Arguably, the most popular and fasting growing sector of DeFi is borrowing and lending platforms. Similar to a bank, users deposit money and earn interest from other users borrowing their assets. However, in this case the assets are digital and smart contracts connect the lenders to borrowers, enforce the terms of the loans, and distribute the interest. And it all happens without the need to trust one another or middleman bank. And, by cutting out the middleman, lenders can earn higher returns and more clearly understand the risks thanks to the transparency blockchain provides.

Tokens called stablecoins are also important to the DeFi ecosystem. You may be under the impression that all cryptocurrency is volatile. However, stablecoins are tokens designed to hold a specific value and are typically pegged to fiat currency like the US dollar. For example, DAI is a stablecoin pegged to USD and backed by ether (ETH). For every DAI, there is $1.50 of ETH locked into the MakerDAO smart contract as collateral.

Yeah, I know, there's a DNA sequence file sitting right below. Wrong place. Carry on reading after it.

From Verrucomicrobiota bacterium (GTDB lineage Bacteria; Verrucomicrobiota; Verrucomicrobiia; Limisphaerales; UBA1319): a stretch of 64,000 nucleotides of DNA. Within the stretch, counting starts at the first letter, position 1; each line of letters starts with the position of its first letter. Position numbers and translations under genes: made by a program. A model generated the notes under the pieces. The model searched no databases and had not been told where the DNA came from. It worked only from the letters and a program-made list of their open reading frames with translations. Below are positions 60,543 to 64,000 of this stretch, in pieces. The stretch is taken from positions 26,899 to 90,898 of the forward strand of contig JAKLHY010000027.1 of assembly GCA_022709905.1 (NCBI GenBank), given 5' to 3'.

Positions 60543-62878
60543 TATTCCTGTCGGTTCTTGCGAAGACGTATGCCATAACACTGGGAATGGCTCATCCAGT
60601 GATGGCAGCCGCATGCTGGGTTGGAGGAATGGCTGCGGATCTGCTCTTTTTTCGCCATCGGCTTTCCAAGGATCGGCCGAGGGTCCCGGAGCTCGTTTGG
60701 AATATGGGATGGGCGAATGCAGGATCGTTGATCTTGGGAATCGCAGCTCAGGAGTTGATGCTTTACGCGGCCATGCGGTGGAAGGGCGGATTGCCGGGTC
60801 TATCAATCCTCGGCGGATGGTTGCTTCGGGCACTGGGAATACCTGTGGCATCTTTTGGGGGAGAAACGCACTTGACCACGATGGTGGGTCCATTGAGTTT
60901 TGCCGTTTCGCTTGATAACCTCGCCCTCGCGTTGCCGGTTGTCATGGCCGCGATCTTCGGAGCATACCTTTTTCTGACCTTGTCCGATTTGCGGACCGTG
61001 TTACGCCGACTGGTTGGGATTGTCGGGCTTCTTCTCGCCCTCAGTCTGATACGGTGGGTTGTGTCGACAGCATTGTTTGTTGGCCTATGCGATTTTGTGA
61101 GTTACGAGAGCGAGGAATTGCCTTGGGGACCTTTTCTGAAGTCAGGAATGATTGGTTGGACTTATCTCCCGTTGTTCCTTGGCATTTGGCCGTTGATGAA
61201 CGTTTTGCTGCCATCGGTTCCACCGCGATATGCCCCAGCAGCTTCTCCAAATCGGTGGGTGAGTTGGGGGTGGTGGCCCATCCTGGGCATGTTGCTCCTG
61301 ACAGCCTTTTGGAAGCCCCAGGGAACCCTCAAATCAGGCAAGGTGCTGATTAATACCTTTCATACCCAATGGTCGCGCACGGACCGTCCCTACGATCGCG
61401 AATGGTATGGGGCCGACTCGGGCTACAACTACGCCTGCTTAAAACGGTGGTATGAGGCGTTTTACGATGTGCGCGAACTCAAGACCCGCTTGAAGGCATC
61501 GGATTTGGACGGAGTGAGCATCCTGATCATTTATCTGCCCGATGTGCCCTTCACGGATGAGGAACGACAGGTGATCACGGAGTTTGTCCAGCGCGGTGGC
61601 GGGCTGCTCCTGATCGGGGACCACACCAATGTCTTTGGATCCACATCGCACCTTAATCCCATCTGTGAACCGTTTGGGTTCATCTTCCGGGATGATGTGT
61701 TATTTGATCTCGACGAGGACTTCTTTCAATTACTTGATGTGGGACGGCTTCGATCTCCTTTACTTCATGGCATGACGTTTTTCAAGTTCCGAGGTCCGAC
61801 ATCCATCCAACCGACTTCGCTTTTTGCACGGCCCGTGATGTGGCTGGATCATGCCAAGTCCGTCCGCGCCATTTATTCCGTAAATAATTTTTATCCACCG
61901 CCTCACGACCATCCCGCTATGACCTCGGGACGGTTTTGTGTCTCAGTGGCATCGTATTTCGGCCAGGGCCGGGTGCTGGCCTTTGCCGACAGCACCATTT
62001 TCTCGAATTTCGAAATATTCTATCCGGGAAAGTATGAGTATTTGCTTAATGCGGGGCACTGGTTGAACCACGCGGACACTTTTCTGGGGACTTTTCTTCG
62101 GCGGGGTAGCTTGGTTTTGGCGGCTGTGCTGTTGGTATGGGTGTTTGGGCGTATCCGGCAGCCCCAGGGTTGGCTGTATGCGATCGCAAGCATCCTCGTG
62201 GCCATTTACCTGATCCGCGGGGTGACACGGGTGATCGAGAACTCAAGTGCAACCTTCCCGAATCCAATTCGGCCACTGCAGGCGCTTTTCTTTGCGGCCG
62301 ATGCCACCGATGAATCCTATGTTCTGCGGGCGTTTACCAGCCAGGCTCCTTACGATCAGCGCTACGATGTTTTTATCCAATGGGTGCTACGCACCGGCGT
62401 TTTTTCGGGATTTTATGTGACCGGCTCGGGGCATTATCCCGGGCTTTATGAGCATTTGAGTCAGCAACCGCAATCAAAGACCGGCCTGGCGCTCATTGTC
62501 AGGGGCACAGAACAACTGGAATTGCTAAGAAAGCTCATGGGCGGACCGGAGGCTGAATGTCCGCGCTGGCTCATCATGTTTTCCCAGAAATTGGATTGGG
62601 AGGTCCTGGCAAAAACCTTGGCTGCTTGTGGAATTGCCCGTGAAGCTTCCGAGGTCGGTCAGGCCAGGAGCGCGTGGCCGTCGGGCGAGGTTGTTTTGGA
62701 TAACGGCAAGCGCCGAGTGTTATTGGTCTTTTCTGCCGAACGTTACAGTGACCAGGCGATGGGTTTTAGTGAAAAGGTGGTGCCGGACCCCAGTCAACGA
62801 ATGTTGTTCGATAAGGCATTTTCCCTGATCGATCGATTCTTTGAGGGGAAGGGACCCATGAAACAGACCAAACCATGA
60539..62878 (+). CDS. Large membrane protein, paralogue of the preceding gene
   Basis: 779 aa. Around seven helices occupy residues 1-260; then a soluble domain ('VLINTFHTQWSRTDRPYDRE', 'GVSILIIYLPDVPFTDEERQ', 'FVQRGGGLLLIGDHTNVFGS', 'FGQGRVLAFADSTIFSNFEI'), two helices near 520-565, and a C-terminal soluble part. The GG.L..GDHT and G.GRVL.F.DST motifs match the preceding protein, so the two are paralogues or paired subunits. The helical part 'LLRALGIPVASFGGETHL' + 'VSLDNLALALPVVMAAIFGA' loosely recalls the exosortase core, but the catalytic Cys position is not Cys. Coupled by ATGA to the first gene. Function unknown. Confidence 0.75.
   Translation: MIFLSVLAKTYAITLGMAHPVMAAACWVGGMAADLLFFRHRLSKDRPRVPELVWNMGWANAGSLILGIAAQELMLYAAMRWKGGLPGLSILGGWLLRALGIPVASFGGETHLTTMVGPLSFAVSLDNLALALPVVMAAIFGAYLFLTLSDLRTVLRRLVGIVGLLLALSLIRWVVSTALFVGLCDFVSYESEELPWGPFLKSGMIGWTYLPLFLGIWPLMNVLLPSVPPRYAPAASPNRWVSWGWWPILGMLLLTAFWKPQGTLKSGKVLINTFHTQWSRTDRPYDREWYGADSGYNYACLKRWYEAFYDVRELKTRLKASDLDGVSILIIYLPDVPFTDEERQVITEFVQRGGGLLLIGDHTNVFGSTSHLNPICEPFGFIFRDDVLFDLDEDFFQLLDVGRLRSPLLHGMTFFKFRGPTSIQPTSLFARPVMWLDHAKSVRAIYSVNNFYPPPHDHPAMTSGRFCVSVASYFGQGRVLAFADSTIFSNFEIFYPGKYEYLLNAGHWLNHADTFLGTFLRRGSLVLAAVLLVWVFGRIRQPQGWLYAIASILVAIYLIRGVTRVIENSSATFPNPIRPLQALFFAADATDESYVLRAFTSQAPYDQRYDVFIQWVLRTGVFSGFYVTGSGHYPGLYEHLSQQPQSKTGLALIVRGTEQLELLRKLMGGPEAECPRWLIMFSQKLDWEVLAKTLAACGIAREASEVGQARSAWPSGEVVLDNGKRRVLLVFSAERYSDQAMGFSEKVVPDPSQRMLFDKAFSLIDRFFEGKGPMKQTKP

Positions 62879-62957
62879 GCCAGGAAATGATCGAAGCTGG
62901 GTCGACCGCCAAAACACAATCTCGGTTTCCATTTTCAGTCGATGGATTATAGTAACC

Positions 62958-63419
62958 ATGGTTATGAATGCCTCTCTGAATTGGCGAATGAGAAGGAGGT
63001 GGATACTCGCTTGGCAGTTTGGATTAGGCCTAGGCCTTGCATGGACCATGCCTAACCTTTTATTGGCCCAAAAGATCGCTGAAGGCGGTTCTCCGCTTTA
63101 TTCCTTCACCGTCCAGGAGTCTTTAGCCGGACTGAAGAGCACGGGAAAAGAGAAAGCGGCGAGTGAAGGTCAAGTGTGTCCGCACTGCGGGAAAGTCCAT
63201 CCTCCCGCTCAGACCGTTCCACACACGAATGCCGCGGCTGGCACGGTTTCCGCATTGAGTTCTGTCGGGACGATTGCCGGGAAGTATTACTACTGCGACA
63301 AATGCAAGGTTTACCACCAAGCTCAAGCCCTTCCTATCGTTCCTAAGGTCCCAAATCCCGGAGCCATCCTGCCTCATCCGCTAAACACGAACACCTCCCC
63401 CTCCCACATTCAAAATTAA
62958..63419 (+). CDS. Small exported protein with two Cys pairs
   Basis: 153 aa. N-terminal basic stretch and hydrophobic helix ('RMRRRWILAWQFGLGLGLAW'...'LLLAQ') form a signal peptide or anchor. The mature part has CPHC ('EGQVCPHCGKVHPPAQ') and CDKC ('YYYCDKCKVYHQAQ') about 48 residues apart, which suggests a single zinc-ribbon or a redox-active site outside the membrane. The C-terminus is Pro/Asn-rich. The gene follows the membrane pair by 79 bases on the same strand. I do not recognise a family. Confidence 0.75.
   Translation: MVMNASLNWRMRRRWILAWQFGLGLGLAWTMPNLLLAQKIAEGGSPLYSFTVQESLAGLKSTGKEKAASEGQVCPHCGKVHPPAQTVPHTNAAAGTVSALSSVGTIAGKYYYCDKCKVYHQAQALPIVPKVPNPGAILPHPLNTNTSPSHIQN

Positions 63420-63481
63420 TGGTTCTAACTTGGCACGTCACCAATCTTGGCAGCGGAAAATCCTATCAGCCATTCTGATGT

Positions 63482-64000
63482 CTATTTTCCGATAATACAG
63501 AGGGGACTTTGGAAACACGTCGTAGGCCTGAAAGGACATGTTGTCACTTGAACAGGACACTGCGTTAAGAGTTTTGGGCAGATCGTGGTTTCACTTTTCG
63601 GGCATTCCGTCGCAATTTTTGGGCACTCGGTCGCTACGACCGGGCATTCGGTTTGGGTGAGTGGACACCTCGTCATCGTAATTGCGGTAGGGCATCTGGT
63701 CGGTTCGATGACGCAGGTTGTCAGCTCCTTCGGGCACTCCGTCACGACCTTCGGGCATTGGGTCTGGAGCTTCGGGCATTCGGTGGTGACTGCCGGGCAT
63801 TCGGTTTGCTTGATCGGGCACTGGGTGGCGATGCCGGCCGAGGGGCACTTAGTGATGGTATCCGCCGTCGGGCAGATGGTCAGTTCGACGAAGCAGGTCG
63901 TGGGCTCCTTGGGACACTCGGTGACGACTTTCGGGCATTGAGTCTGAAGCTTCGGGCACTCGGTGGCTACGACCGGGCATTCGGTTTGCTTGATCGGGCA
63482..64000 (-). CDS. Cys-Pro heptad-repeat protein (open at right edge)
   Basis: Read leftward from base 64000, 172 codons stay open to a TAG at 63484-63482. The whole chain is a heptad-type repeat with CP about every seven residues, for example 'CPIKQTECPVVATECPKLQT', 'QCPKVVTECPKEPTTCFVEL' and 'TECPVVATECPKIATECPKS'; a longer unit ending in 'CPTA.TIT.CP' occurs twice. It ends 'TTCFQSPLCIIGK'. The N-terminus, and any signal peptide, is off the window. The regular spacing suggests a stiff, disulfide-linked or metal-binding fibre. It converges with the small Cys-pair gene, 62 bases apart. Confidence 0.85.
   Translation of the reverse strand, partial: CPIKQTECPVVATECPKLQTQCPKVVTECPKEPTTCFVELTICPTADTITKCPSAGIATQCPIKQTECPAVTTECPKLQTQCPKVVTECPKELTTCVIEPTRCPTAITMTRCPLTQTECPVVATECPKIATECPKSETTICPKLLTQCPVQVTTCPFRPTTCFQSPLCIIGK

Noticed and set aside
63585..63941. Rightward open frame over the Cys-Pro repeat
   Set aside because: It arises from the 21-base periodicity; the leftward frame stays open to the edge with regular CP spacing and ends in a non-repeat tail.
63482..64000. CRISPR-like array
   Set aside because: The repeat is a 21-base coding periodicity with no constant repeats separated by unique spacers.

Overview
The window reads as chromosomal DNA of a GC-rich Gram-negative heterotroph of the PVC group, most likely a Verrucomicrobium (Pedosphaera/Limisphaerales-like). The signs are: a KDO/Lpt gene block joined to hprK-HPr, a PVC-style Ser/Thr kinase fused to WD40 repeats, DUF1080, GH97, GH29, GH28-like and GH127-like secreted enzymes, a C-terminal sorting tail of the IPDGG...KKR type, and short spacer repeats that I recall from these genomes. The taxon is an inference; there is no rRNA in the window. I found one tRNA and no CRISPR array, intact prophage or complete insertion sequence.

Another type of popular DeFi application is what’s called a decentralized exchange, or DEX for short. DEXes are cryptocurrency exchanges that use smart contracts to enforce the trading rules, execute trades, and securely handle funds when necessary. When you trade on a DEX, there is no exchange operator, no sign-ups, no identity verification, or withdrawal fees.

DeFi is like smart money Legos

With Legos, you start out with a bunch of small bricks. It’s up to you how you piece together the Lego bricks to build something new. The same is true about smart contracts. With each new project, product, or service launched on Ethereum, you have one more money Lego in your collection. And by piecing together existing components of DeFi, you can combine, modify, or create powerful new finance tools out of these money legos.

cDAI is a perfect example of money Legos in action. Compound is a money market or, in other words, a lending service on Ethereum. When you supply DAI to Compound, you receive cDAI tokens which represent both your DAI in Compound and any interest you’ve earned from lending. Since cDAI is a token, you can send, receive, or even use cDAI in other smart contracts. Money Legos in action: ETH into MakerDAO to mint DAI tokens, DAI being supplied to Compound, cDAI tokens can be used in other DApps.